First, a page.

“reporter” propagandist at the once interesting New Republic seems to think she understands not only eugenics, but white supremacy, and then seems to think she understands the writings of Strauss. It’s wild in its speculations and reckless in its assertions. It is ultimately laughable if not so obvious in its malice:
The work of Trump adviser Michael Anton also reveals a grim obsession with genetic purity. “‘Diversity’ is not ‘our strength;’ it’s a source of weakness, tension, and disunion,” he wrote in the Unz Review last year. As the Huffington Post noted at the time, the same essay claimed that the aviator Charles Lindbergh’s fascist America First Committee had been unfairly maligned. Lindbergh was a eugenicist who admired the Nazis: He once wrote that flying “is one of those priceless possessions which permit the White Race to live at all in a sea of Yellow, Black, and Brown.”
Of course, none of the people in Trump’s inner circle would describe themselves as eugenicists. They would call themselves capitalists, patriots, and Christians. And yet the Trump administration’s overt obsession with white supremacy—which the 2016 election showed to be the ugly beating heart of the conservative movement—has imbued the platform of the Republican Party with a lurid tinge, changing our understanding of its disdain not only for minorities, but for the weak, the poor, and the disabled. The GOP may loathe the term—indeed conservatives often accuseliberal abortion supporters of being the real eugenicists—but the party’s agenda in many ways channels the spirit of eugenics, even if it does not accept the theory in a literal sense.
So patriotism of the American idea means a belief in racial purity. Got that? The argument is rife with illogic and non-sequiturs.
In the Unz Review Decius did no such thing as to suggest he or Trump supported the elimination of a certain race of people. He literally invoked America First in his essay to say merely that the 1940-41 version was NOT exactly like the Trump version. It was a useful phrase to explain a particular 21st Century phenomenon. In fact, Decius did quite the opposite by arguing for a return to racial equality based on Nature. The rejection of natural equality for something called “diversity” is actually more racist because it makes for a humanity based on something other than what we all share in common and that cannot be eradicated. Diversity is based on identity or the color of one’s skin. Jones is ok with that.
When James Taranto and Rebeccah Heinrichs called out Jones for her lack of intellectual curiosity about Anton’s actual position, she lobbed invective at them and Anton…again. That is truly what the apathetically banal do.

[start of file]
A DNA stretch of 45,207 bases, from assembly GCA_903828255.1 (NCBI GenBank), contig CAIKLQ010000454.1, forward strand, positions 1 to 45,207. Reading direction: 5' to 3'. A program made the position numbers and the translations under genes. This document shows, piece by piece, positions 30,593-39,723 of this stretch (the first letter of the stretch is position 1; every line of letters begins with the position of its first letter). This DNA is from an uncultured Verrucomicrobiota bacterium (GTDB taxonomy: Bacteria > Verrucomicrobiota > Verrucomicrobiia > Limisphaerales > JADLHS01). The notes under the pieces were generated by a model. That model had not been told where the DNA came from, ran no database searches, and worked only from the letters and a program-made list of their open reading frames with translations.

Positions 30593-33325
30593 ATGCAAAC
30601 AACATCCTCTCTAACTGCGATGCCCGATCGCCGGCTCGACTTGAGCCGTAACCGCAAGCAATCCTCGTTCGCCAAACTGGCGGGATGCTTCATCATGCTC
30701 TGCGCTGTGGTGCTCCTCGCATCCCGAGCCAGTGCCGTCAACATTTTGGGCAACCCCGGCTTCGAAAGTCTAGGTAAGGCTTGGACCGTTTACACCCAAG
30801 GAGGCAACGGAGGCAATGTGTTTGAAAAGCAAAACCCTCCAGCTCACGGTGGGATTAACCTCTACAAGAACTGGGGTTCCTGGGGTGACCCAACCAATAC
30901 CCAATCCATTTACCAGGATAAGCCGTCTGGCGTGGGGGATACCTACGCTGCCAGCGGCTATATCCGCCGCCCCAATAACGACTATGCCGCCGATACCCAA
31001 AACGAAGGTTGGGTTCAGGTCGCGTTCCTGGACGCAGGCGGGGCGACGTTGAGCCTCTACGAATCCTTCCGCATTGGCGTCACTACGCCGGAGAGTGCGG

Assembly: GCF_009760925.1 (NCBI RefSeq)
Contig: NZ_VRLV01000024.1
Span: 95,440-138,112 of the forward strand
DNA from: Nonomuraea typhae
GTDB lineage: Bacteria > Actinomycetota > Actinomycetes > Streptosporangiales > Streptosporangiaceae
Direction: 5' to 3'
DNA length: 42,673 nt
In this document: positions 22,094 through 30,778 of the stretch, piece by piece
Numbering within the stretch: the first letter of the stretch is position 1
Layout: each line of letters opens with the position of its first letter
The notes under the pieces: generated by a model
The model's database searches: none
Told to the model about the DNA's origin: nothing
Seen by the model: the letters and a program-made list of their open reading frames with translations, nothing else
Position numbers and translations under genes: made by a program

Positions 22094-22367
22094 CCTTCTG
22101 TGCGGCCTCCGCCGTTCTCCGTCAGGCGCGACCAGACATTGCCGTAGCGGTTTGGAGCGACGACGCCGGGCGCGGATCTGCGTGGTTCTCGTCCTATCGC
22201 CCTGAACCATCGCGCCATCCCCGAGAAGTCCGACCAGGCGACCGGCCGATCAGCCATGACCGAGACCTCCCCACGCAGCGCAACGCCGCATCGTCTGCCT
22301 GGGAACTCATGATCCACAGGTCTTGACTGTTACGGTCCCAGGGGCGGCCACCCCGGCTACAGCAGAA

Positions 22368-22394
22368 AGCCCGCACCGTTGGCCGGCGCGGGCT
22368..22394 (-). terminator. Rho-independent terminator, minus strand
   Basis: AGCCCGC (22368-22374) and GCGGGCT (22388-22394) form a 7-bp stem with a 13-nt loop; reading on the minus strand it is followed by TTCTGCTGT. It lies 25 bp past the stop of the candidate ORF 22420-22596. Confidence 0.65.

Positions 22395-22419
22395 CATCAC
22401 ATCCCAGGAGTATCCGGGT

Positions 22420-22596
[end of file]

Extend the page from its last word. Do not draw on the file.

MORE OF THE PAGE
In the paragraph she cites as evidence he is a Nazi and eugenicist from the Unz Review, she fails to note the argument he makes. Glossing over the qualifications of Trump’s America First argument interrupts and confounds her “narrative.” Haven’t wages decreased? Is terror not coming from a particular peoples in a particular religion, believing in a particular god? Was the retreat from Iraq a collossal mistake? Forget that, let’s talk Nazi! It’s almost like she never read Decius and proceeded to audition for a part in his essay: “yearning to appear high minded.” It’s like watching a buzzsaw in the middle of a topic that demands subtle political distinction.
It does not lend to her credit that a few journalistic clicks–otherwise known as real research–could have gotten her to a definition of America First, that completely contradicts the notion eugenics has anything to do with the current administration. But why quibble with a rational discourse when…we should be talking about Nazi!
Part of her argument rests on the fact that, somehow, Trump is going to eliminate people through repealing the failed Affordable Care Act. She equates this with the past practice that, in some instances, officials engaged in the sterilization of the poor. It’s so confounding how she rationalizes herself to that spot, she misses the fact that those who favored sterilization were Democrats.
Jones seems to object to the fact that there might be something good about the idea of America. Indeed, she seems to have a big objection to the more perfect Union because she rather loathes the Union, without understanding it. It is no wonder that she thus hurls names at those she cannot understand. However, such name calling is libelous.
Jones cannot help but see things through an Ameriphobic racial lens, so perhaps that explains why she writes with such an insidious raciology. In other words, the racial addiction does not come from Decius, it comes from the left.
The headlong repeat of diversity and globalism in the name of no borders will produce the exact opposite of what they want; it will eliminate diversity.